Risk assessors endeavor to define a risk that will be realized under actual or anticipated conditions by establishing the "average truth" from numerous probabilities. Assessing risk based on conclusions drawn from an infinite number of integrations cannot be expressed in terms of "safe" or "non-toxic." Such expressions imply that a chemical or an event (e.g., accident) is without risk or harm, which may be misleading. Instead a chemical or an event is ranked as minor, moderate, or high to reflect the degree of risk that it represents within a given set of parameters. Such is the role of the risk assessor to calculate the effects of variables while classifying the uncertainties and presenting risk managers with a list of choices.
Comprehending the number of variables and uncertainties associated with an event can be explored in the following example. If one were to assess the number of deaths from cancer following a lifetime exposure to a chemical contained in drinking water, one must examine a diverse array of interlocking factors, such as the composition of the chemical, the chemical's observable effects on animals and/or environment , and whether the reported dose-exposure rates are applicable to humans. Likewise, if one were to examine the amount of chemical which can remain in the soil and not create groundwater contamination following a chemical spill, factors such as the following should be examined: the composition of the spilled chemical, its specific gravity, solubility, and viscosity; the soil's composition, pH , precipitation and infiltration rates; and hydrologic setting, the depth to the water table and its vertical and horizontal flow.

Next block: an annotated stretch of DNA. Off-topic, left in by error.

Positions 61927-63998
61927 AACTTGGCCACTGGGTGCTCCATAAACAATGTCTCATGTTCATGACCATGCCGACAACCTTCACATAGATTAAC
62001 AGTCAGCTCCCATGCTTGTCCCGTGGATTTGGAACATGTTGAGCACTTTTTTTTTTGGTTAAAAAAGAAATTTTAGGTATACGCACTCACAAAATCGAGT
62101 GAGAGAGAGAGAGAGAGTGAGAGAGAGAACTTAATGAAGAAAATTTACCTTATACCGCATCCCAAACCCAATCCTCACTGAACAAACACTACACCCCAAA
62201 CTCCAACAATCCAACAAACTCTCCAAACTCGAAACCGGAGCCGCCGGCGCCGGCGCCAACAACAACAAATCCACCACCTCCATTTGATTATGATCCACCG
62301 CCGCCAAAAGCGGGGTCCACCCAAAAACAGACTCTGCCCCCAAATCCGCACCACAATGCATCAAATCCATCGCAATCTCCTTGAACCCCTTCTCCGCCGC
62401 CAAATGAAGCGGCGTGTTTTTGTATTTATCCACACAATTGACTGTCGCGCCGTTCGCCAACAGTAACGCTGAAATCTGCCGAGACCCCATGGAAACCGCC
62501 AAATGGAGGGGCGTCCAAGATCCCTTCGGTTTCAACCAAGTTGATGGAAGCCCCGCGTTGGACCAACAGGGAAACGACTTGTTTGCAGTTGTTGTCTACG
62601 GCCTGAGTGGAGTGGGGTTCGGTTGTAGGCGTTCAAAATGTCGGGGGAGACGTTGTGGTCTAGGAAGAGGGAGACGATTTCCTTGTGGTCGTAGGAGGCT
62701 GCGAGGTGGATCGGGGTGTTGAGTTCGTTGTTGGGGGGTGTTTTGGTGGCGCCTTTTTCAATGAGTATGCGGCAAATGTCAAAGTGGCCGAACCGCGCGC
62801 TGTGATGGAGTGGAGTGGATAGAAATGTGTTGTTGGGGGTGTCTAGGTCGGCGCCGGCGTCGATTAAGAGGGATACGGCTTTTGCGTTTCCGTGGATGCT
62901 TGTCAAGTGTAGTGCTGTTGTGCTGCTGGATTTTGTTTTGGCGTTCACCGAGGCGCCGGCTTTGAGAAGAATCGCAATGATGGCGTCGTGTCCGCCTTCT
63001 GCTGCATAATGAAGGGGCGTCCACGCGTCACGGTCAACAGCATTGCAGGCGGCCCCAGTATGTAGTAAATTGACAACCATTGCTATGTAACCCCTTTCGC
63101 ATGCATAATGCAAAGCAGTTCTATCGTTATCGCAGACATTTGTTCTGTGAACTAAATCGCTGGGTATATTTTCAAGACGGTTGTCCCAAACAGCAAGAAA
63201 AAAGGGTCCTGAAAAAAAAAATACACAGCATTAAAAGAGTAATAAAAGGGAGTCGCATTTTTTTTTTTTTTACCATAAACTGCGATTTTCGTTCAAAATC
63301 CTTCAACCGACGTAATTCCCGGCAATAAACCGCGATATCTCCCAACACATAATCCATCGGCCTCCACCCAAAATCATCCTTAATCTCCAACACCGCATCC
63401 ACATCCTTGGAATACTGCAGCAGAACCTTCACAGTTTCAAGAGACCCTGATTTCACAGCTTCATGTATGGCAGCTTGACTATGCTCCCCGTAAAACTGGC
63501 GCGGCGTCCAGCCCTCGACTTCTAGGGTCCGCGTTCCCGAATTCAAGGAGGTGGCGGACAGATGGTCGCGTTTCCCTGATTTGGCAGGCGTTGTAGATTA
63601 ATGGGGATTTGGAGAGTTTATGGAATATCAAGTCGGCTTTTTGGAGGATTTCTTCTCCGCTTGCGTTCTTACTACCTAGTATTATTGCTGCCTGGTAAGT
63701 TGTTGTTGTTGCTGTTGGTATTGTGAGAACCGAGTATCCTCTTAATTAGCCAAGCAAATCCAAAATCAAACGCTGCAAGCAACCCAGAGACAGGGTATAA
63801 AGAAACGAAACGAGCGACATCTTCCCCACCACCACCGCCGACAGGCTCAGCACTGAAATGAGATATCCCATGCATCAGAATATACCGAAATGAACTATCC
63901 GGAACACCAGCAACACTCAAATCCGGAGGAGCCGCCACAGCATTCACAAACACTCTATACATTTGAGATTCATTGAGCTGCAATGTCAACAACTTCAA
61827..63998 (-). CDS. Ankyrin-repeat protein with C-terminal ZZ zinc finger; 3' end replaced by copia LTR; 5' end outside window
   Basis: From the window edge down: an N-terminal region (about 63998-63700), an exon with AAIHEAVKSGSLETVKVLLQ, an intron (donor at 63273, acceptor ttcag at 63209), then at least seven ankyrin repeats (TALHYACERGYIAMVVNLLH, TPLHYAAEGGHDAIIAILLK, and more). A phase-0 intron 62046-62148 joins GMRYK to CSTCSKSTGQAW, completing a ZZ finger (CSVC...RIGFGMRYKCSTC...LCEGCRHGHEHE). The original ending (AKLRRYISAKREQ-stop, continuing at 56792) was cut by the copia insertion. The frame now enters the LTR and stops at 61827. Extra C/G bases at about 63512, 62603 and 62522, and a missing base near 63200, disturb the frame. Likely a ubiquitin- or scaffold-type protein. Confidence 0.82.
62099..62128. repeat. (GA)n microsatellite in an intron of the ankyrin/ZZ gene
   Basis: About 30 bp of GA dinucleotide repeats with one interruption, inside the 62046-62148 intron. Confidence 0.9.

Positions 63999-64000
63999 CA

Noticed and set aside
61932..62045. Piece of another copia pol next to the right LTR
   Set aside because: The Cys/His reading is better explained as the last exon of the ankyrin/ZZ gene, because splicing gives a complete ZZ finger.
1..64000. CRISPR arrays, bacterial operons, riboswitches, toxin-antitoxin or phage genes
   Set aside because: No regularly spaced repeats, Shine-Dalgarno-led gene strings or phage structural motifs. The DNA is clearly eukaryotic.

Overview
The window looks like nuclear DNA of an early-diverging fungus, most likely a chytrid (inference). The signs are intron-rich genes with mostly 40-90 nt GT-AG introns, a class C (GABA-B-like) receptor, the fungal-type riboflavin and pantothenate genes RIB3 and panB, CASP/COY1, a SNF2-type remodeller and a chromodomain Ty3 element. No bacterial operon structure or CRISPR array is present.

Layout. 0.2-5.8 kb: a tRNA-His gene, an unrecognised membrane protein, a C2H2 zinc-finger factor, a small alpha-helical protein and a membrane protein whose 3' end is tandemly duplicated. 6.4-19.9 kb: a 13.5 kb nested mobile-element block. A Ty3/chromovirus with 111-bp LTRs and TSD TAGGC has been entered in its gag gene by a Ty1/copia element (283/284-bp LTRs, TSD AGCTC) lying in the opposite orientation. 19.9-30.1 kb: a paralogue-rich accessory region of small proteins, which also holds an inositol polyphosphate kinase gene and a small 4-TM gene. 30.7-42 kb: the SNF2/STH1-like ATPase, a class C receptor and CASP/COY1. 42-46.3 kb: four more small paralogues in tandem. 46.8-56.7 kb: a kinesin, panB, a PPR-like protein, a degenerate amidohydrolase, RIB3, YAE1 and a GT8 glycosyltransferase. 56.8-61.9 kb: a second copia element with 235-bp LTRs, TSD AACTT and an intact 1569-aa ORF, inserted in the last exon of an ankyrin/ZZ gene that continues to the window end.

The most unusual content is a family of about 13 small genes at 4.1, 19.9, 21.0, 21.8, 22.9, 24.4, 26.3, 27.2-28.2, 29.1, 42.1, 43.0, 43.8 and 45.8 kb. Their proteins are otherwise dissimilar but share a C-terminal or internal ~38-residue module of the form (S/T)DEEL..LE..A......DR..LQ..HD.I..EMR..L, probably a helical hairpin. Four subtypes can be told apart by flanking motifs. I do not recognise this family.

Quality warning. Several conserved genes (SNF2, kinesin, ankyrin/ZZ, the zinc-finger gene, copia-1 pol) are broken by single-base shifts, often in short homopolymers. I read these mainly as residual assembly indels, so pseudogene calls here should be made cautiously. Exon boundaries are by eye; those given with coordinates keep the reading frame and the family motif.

In addition to these factors, one must also take into account underlying uncertainties in data acquisition. For example, health databases and findings are typically derived from experimental or laboratory animal tests on a specific chemical or in connection with unrelated human studies. Therefore predictions from these studies may not be applicable to human subjects.
Sometimes lifestyle choices can also play a role in risk assessment . In addition to the chemical that a person is exposed to, other factors—such as smoking or exposure to another chemical substance—can have additive, accumulative, or antagonistic effects. Such anomalies require supplemental research, such as mathematical modeling .
Mathematical modeling mirrors the processes and interrelationships of real-life systems. The mathematical content of a model may extend to different equations or to simple look-up tables; its purpose is to reflect the required outcome of interest. For example, a health model frequently employed by the Environmental Protection Agency (EPA) is a Linearized Multistage Model because it yields the most conservative risk estimates when exposure occurs in very low doses. While ecological modeling is still in its infancy (because it involves outcomes at numerous levels from a single species to communities of organisms), models, nonetheless, provide valuable information to risk assessors.
[George M. Fell ]